Class, Protest and Politics: South Wales, 1918-39 - 30 credits (HS1868)
Module Tutor: Dr Stephanie Ward
The years between the two World Wars was one of the most tumultuous periods in Welsh history. Socially, economically and politically Welsh society faced upheaval and transformation in an era marred by industrial strife and economic dislocation. This module will explore the nature of class, politics and protest in south Wales during the interwar period. It examines how the working-class responded to the industrial and economic situation. Emphasis will be placed upon primary source analysis and historiographical debates. Students will use their own skills as historians to draw conclusions about a period that remains hotly contested. They will question why the General Strike began and the impact of industrial lockouts; why so many unemployed people volunteered to fight in the Spanish Civil War; why the Labour Party grew to prominence; and, whether the Depression was as bad as contemporaries perceived it to be. Issues of race, including the 1919 race riots, gender and instances of mass protest organised by the Communist Party will form part of key topics the course examines. Exploring the effects of the Depression helps determine whether parallels can be drawn with the current economic situation and to question, more broadly, how government and journalists have portrayed the interwar depression.
Availability of module: Every year
Necessary for: N/A
The aim of the lectures is to provide a brief introduction to a particular topic, establishing the salient features of each approach. They provide a a starting point for individual reading, seminar discussion and critical reviews. Where appropriate, handouts and other materials may be distributed to reinforce the material discussed.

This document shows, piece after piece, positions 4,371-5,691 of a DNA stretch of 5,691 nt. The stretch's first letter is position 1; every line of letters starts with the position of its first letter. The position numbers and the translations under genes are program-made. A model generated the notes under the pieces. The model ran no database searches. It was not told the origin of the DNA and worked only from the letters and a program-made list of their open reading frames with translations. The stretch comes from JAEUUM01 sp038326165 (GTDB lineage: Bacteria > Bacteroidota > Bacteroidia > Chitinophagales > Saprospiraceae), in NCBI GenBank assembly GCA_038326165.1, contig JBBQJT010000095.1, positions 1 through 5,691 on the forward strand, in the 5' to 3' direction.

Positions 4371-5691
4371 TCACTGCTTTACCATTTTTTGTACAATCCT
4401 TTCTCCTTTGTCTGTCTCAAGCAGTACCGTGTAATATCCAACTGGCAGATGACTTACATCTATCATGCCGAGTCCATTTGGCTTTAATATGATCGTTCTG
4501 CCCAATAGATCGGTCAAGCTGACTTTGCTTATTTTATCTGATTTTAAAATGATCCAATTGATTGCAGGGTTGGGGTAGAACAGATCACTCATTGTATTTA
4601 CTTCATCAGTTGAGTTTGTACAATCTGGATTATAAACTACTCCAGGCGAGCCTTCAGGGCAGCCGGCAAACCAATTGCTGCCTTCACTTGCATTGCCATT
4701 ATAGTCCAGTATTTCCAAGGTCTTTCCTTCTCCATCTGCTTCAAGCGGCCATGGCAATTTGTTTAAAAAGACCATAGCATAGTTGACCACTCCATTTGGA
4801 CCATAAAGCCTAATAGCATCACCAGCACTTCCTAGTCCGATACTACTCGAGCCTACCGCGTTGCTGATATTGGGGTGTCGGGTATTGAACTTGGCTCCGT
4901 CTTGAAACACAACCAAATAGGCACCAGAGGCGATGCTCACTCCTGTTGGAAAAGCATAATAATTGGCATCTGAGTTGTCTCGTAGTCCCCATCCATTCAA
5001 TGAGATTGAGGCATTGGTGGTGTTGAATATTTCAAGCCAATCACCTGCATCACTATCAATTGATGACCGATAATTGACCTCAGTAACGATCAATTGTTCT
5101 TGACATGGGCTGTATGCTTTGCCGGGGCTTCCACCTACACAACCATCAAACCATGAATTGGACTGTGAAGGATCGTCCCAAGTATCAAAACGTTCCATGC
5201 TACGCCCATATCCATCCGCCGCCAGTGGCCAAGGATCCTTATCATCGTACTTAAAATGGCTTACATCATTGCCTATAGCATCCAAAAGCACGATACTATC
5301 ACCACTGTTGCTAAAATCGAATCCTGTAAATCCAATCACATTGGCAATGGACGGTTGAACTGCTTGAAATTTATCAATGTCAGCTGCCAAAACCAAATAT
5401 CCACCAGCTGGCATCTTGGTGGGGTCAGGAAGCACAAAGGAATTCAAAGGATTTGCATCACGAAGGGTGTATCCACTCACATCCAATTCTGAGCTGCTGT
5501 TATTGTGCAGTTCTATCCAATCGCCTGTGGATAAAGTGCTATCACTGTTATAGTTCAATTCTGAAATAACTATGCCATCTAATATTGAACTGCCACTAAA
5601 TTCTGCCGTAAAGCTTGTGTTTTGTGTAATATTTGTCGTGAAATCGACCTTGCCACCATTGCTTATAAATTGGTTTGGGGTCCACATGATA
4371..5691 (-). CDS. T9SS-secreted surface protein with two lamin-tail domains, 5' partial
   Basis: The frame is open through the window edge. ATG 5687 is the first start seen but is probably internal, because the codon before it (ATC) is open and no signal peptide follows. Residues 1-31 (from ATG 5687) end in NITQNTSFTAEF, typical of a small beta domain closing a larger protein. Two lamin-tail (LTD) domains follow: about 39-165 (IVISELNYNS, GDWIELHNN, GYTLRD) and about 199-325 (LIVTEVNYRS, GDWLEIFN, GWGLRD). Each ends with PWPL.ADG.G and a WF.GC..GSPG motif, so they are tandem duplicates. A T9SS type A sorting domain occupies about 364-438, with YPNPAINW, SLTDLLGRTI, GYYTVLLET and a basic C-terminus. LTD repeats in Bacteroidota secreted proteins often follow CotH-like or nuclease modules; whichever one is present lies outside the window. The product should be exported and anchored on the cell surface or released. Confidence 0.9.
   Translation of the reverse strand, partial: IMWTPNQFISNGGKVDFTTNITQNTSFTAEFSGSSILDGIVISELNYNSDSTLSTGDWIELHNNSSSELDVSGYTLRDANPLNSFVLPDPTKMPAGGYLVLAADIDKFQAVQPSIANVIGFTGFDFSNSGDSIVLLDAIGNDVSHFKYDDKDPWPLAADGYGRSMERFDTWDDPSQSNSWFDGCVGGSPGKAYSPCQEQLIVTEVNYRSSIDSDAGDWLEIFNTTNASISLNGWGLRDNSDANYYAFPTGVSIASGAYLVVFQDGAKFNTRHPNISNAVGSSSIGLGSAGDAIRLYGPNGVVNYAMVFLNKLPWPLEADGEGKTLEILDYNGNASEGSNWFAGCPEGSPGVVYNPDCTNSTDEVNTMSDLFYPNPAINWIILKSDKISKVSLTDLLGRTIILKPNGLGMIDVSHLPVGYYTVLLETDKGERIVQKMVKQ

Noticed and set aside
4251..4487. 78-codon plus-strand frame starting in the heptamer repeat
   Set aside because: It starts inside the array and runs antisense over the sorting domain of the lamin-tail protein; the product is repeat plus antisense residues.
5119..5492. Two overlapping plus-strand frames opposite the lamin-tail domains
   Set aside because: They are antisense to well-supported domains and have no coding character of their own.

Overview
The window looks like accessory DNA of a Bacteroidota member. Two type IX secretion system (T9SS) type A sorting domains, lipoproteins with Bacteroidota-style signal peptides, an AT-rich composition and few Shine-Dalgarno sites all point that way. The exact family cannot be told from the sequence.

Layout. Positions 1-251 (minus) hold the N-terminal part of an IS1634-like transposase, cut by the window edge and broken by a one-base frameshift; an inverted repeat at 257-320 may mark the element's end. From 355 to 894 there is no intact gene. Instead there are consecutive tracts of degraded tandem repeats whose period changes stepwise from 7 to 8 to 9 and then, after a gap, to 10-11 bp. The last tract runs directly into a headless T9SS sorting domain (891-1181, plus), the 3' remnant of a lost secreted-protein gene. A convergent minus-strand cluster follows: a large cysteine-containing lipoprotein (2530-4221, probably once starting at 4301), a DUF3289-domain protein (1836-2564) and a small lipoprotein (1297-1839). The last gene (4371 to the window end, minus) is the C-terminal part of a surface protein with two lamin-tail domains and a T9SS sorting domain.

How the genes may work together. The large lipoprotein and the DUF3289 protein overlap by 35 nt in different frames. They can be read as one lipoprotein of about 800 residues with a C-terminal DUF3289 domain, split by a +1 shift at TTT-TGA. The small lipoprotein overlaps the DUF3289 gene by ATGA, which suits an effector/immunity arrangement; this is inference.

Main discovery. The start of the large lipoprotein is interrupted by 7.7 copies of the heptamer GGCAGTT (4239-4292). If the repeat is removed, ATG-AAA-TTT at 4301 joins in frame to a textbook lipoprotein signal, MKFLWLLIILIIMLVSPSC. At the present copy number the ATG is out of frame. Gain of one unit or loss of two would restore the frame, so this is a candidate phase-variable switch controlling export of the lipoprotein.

Seminars allow students to develop and test their understanding of particular approaches, and to examine the ways in which they work in set examples of historical writing.
The primary aim of source workshops will be to provide the student with guidance on how to critically approach the various types of primary source material.
Students will be assessed by means of a combination of one essay relating to primary sources [20%], an assessed essay [30%] and an examination paper [50%].
The Assessed Essay relating to primary sources will contribute 20% of the final mark for the module and must be no longer than 1,000 words.
The Assessed Essay will contribute 30% of the final mark for the module. It is designed to give students the opportunity to demonstrate their ability to review evidence, draw appropriate conclusions from it and employ the formal conventions of scholarly presentation. It must be no longer than 2,000 words.
The Examination will take place during the second assessment period [May/June] and will consist of an unseen two hour paper that will contribute the remaining 50% of the final mark for this module. Students must write 2 answers in total.
Summary of course content
- Introduction: Historians and the Interwar Period
- From Boom to Bust: Welsh Society at the End of the First World War
- A Forgotten Episode? The 1919 Race Riots in South Wales
- Votes For the Workers! Votes For Women! Politics, Class and Gender in the Early 1920s
- 1926: The General Strike
- 1926: The Lockout
- The Great Depression in South Wales: The Forgotten Region
- The Social Impact of the Great Depression
- Concerned and Curious: Social Investigators and Documentary Makers in Depressed Wales
- Documenting the Depression
- ‘We Refuse to Starve in Silence’: The Response to Mass Unemployment
- A Welcome in the Hillside? Immigration in the 1920s and 1930s
- Why Not Trust The Tories! Labour Men and Labour Women in the Depression
- An International Proletariat: The Communist Party in the 1930s
- Fighting Fascists: Welsh Volunteers and the Spanish Civil War
- Culture and Education in the twenties and thirties